Search results for: Pedagogy
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When formulating a vision of what they want their students to learn, day school educators need to start with a shared understanding of Jewish literacy. This issue explores the connections between a vision of Jewish literacy and a Jewish curriculum. Authors consider the purposes and goals of literacy; suggest ways that Jewish sources can serve as an educational framework; advocate for various subjects, curricular emphases and pedagogical or delivery methods; and share specific initiatives that they have developed.
Updated: Mar. 16, 2016
The study examines pedagogical approaches in using wikis in teaching and learning in teacher education colleges. It focuses on: instructors’ motivation for wiki-based teaching; course types; teaching methods; evaluation; content structure; characteristics of student collaboration and learning outcomes; involvement of instructors in the learning process.
Updated: Mar. 02, 2016
Critical pedagogy is conceived in the contemporary educational era as a means to help improve learning skills and abilities and thus, the scholastic achievements of students from disadvantaged groups. Yet, we know very little about the ways in which critical pedagogy is interpreted and understood in disadvantaged schools. This study seeks to examine the implementation of critical pedagogy in a secular Jewish high school in an impoverished neighborhood in Israel. The high school strives to attain scholastic achievement by instilling critical consciousness.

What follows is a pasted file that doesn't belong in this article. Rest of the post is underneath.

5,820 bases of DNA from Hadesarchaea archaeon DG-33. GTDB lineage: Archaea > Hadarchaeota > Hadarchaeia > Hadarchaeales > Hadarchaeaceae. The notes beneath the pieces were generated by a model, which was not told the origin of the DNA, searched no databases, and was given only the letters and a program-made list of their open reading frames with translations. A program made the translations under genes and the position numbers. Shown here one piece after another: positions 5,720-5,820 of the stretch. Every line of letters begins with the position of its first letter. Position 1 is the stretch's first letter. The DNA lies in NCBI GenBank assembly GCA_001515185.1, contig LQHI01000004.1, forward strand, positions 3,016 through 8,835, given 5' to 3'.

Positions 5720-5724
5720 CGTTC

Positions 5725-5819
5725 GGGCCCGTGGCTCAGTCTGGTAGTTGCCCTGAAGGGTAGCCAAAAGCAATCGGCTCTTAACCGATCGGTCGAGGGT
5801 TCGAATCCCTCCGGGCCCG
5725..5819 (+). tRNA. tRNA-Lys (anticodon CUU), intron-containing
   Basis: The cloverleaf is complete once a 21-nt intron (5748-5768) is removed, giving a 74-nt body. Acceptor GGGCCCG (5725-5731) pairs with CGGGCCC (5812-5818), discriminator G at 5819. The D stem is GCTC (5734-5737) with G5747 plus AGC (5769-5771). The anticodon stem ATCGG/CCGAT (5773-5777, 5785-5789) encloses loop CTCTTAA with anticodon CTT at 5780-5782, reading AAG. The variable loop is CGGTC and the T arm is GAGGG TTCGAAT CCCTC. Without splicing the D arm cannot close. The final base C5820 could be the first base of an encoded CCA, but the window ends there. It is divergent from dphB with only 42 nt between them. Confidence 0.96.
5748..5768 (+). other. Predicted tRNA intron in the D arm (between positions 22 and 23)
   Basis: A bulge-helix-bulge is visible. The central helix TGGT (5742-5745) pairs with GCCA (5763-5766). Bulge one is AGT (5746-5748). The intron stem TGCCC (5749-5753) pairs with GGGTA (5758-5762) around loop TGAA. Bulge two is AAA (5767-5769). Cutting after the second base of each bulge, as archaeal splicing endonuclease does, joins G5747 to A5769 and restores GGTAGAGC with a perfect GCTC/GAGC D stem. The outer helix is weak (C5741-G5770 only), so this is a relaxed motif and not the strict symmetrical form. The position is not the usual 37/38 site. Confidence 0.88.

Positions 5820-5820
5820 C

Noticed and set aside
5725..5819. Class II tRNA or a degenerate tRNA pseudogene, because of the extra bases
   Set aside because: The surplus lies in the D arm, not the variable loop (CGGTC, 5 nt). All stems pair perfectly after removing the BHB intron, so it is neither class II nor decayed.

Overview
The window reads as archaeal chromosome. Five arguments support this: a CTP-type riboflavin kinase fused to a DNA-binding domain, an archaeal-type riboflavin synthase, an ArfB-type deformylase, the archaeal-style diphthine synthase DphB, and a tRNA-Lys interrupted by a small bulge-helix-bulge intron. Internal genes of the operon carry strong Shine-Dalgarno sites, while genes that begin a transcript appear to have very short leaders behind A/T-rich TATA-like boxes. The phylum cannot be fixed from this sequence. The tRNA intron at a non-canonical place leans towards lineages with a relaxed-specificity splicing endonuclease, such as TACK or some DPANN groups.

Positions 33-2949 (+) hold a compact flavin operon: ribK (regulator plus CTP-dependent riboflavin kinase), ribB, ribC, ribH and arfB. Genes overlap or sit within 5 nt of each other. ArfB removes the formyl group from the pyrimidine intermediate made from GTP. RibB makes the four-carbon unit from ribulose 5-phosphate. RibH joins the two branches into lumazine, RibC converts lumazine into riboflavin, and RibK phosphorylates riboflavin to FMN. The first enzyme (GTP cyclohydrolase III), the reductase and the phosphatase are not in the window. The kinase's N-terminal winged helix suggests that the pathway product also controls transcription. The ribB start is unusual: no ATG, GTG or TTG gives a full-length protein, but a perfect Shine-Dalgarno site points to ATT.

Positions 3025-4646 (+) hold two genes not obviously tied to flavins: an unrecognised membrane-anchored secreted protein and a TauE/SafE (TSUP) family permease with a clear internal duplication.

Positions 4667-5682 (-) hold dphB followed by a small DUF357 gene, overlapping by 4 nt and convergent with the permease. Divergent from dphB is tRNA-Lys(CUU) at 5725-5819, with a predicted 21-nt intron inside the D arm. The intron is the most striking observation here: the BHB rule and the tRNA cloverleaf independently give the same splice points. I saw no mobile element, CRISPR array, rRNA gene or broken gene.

Updated: Dec. 09, 2015
Assessment is a critical function at all levels of day schools. From the classroom to the boardroom, the faculty to the head, every stakeholder and every aspect of school operations stand to benefit from evaluation. Nonetheless, thinking about assessment, and the vehicles for achieving it, are changing in many ways parallel to other aspects of school design. This issue offers reflections about assessment, various and novel ways of achieving it, and discussion of outcomes that can result from successful measurement.
Updated: Nov. 04, 2015
For years, many graduates of Jewish day schools around the world — and their parents — have expressed disappointment in their level of Hebrew proficiency despite years of Jewish education. To help solve that problem — and in the process afford Hebrew educators the same respect and status that tends to be given to other educators — Builders of Jewish Education (BJE) in Los Angeles has partnered with Hebrew at the Center (HATC), a Massachusetts-based nonprofit. Dedicated to professionalizing Hebrew language instruction, we launched a multi-year program for L.A. day schools known as the Hebrew Language Proficiency Project, which, since 2011, has had an impact on 2,000 students, 65 teachers, and 27 Hebrew coordinators and lead teachers.
Updated: Oct. 15, 2015